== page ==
Pershing’s Persistence

From The Warmth of Other Suns, by Isabel Wilkerson:

He was noticing it more and more, like how, whenever a white woman needed surgery, they never let him in the operating room. They sent him over to operate on the men. It was Jim Crow all over again, and he thought again about his short- and long-term prospects. It was reminding him that he had a decision to make. When he got out of the army, he would get as far away from Jim Crow’s disciples as he could.

For now he had no choice. He was under these people and had to make the best of it. He pushed the hurt and anger inside himself and decided that if all they would let him do was take somebody’s pulse, he would take it better than any doctor there. And so he doted on the few patients he got.

“I treated every white boy like he was the king of Siam,” he said, “and didn’t lose dignity. It’s a fine art.”

It all changed one day when a woman in labor suddenly stopped contracting. It was another doctor’s patient, the one who had intervened when he thought Pershing had let a labor go on too long. The doctor was getting second opinions and let Pershing come in this time. Pershing saw the woman on the operating table in preparation for a C-section.

He looked the patient over and gave his diagnosis.

“She’s in uterine inertia,” Pershing said. “The uterus is tired. It’s stopped pushing. You need to start a glucose drip of Pitocin to make the uterus start contracting.” The doctor decided to try it. The nurses later went to Pershing and gave him the news.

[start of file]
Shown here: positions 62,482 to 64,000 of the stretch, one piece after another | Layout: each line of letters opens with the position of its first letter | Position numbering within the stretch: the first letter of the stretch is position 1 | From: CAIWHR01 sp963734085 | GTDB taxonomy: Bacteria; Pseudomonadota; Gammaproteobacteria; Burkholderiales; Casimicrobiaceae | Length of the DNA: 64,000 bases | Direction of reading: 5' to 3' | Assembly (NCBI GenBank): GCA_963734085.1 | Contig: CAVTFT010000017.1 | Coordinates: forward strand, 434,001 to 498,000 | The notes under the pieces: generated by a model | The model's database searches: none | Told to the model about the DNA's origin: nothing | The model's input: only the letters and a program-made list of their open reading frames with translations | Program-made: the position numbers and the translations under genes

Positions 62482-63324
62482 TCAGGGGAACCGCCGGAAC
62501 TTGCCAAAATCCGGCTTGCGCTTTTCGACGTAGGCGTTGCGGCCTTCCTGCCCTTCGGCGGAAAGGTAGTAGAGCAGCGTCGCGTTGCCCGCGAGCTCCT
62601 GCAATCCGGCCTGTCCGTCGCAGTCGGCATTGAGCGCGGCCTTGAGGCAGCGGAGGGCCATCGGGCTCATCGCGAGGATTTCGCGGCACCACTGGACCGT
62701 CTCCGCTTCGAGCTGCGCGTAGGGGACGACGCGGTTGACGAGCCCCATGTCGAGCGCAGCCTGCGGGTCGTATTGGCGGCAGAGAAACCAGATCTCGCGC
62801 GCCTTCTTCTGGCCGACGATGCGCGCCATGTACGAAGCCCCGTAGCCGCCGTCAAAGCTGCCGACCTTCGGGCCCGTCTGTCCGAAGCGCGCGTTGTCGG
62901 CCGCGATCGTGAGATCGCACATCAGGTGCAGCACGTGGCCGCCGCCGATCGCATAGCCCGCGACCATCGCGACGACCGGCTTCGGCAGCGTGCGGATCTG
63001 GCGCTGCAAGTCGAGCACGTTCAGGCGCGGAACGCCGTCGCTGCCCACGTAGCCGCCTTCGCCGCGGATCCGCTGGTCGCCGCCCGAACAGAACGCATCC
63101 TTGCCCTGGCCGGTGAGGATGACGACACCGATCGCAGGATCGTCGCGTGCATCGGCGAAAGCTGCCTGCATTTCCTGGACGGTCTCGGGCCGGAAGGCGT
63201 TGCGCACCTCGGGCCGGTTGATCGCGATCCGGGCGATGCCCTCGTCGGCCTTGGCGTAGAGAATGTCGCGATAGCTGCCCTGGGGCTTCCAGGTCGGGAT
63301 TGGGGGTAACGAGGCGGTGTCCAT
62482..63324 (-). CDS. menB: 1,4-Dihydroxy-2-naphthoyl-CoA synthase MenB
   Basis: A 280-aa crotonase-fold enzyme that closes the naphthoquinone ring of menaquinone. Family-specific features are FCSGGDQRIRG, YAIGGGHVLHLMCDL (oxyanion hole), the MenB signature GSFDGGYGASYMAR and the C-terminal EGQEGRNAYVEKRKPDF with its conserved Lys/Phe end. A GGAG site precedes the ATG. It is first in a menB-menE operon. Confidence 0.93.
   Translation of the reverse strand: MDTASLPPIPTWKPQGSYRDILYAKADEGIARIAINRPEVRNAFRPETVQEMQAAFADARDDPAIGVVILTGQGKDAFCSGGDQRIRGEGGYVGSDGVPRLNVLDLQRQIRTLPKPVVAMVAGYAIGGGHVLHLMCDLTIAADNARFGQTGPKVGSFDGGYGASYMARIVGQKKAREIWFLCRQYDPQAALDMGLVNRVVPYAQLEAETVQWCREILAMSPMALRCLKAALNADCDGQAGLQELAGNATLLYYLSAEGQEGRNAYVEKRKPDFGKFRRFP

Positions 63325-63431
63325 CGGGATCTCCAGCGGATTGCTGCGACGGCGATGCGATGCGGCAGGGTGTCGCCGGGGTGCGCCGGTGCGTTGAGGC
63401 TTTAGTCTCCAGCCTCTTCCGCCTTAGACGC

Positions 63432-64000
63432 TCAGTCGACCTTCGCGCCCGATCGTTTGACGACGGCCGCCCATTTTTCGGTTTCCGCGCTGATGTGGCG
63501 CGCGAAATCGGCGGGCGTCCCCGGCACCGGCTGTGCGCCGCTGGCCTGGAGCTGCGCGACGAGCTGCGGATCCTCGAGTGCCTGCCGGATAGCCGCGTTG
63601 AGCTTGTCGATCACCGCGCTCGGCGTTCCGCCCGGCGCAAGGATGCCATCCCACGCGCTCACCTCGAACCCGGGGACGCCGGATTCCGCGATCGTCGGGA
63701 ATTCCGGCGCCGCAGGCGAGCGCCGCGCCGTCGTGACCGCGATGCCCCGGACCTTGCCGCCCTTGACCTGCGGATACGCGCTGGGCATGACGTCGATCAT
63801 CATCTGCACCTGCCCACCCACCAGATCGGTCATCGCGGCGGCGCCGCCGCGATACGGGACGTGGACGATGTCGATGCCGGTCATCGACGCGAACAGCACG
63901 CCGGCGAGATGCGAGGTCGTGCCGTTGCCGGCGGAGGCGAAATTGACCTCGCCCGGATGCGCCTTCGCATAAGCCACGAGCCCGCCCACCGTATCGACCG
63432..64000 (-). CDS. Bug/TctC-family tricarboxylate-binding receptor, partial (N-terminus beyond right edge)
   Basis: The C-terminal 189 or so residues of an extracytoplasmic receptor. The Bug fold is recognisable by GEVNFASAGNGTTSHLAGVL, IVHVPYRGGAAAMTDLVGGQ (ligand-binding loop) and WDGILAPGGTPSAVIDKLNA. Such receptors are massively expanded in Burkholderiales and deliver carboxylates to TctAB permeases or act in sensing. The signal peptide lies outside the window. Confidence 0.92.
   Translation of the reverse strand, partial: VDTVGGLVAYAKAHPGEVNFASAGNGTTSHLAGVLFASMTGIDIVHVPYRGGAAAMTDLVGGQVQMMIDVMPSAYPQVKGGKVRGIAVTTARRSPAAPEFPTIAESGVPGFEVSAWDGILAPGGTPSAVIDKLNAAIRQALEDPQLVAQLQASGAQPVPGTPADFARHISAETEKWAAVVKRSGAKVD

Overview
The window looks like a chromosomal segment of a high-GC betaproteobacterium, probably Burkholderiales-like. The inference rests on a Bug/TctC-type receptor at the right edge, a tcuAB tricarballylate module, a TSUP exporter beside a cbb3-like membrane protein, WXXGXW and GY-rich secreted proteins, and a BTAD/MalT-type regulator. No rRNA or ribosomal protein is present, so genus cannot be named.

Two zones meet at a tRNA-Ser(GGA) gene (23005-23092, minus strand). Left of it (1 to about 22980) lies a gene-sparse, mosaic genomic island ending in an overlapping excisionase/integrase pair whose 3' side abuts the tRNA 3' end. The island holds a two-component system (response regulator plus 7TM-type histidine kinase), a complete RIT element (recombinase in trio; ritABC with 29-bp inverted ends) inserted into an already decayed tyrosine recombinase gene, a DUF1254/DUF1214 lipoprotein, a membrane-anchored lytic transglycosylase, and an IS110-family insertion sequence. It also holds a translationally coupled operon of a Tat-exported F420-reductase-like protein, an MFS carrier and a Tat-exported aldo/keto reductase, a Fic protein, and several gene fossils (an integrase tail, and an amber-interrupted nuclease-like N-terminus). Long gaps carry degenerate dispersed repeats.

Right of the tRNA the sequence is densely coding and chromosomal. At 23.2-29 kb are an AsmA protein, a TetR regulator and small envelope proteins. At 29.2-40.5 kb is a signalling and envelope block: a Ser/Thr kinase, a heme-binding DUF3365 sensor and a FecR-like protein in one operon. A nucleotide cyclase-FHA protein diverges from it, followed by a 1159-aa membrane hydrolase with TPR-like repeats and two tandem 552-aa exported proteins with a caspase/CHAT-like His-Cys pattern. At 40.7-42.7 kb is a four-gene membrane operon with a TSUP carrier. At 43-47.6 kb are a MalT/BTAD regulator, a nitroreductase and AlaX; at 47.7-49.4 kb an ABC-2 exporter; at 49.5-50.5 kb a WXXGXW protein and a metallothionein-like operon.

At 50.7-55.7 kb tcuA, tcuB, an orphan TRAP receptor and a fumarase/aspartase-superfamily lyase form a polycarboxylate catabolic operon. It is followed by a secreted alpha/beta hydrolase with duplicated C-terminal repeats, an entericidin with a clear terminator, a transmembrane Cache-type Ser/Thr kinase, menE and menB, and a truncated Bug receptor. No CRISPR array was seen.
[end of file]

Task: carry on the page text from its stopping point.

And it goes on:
“The baby’s crawling,” they said. “The baby came.”

One evening soon afterward, he and Alice were at dinner in the officers’ club. The waiter asked what they were drinking and soon reappeared with another round.

“Compliments of the lieutenant over there,” the waiter said.

Pershing reached for Alice’s hand. They danced their way over to the table where the lieutenant, a white man from Kentucky, was sitting with his wife.

“You wouldn’t remember me,” the wife said. “But I’m the patient whose baby you just delivered. I must give you a kiss for saving me from a C-section.”

She gave him a kiss in front of everyone.

“You were the talk of the commissary,” she said.

People were taking notice. He was young, charming, and brilliant. People saw him in line and tittered about him.

“I hear we got a new doctor, and he’s colored,” people were saying.

“Would you have a colored doctor deliver your baby?” somebody else would throw in.

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